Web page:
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Electricity Explained: From Flow to Dough

America’s demand for electricity is huge, totaling 18% of the world’s electricity consumption in 2015. We take for granted that electricity will be there when we turn on the lights or crank up the air conditioner. We can’t imagine life without it. But, have you ever wondered how electricity is made, or where it comes from, or how we get it the instant we want it?

Beginning in 1879, electricity was first sold in the United States by the California Electric Light Company in San Francisco which produced and sold enough electricity to run about 20 electric lights.  Since then the use of electricity has grown exponentially. Fast forward to 2016 and Americans consumed about 3.85 trillion kilowatthours (kWh) of electricity according to the U.S. Energy Information Administration. In this post we cover the basics about what powers this huge amount of consumption, the sources of electricity in the US, and the role of deregulation.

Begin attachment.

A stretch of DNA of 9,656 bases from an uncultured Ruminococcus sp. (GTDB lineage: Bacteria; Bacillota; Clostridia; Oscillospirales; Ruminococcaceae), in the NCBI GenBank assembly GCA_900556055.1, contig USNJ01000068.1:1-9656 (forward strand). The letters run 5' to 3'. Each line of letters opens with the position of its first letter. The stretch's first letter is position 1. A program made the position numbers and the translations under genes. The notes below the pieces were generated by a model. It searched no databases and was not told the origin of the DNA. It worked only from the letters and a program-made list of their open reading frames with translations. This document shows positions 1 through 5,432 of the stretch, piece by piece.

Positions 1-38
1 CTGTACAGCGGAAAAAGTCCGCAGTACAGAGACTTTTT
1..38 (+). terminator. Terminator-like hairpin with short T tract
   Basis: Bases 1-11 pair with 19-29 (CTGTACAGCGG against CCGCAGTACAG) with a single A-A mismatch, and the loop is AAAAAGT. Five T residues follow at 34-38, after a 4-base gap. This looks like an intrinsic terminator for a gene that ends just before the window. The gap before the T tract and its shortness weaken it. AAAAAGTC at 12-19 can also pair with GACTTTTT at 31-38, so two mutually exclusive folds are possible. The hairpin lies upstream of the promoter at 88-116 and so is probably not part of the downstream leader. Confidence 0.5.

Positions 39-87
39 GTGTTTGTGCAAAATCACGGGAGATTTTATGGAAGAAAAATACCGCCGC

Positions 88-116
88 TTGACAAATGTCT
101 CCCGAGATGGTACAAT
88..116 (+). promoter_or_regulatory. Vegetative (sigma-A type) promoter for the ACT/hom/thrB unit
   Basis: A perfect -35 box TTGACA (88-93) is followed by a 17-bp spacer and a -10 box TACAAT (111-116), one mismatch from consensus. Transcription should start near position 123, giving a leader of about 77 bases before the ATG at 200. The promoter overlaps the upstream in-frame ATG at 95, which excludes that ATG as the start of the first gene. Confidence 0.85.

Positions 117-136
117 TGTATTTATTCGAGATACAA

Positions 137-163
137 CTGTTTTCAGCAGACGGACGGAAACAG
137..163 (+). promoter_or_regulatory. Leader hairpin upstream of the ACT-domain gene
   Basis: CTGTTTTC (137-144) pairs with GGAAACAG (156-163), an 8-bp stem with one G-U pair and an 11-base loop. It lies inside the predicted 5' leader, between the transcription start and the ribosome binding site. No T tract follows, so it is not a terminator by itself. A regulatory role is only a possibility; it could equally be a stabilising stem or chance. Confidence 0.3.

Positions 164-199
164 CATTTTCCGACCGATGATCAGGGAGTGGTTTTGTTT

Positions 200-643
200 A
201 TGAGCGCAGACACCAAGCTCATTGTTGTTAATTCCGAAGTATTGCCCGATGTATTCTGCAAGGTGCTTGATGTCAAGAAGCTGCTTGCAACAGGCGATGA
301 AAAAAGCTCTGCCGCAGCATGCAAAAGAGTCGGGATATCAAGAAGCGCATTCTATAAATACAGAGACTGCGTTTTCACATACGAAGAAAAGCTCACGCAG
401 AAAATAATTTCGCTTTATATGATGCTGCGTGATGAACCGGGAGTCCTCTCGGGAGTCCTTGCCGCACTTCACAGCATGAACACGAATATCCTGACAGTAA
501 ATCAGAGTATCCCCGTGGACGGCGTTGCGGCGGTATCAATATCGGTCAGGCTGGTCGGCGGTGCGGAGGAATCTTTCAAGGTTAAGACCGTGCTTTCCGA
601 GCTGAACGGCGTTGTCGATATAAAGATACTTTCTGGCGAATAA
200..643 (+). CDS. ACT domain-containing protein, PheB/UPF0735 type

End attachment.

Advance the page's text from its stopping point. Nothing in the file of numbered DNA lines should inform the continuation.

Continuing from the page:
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Texas is Deregulated. Why Can’t I Choose My Electricity Provider?

For most people living in states open to electric competition, the year deregulation was adopted marked a complete turnaround of electricity as they knew it. Instead of only having one utility to fulfill both supply and delivery of electricity, consumers got the power to choose their own supplier. Providers offering electricity plans and better electricity rates flooded the market and suddenly there were hundreds of choices for consumers.

Sadly, the windfall of electric choice is not available to all who live in Texas. Electric cooperatives (“co-ops”) and municipally-owned utilities (“munis”) are exempt from participating in deregulation. Additionally, Texas law includes exceptions for certain investor-owned utilities to delay participation in retail competition because of lack of competition in their wholesale market and/or their lack of being part of ERCOT.

What does this mean for you?

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Is Your Electricity Contract Expiring Soon?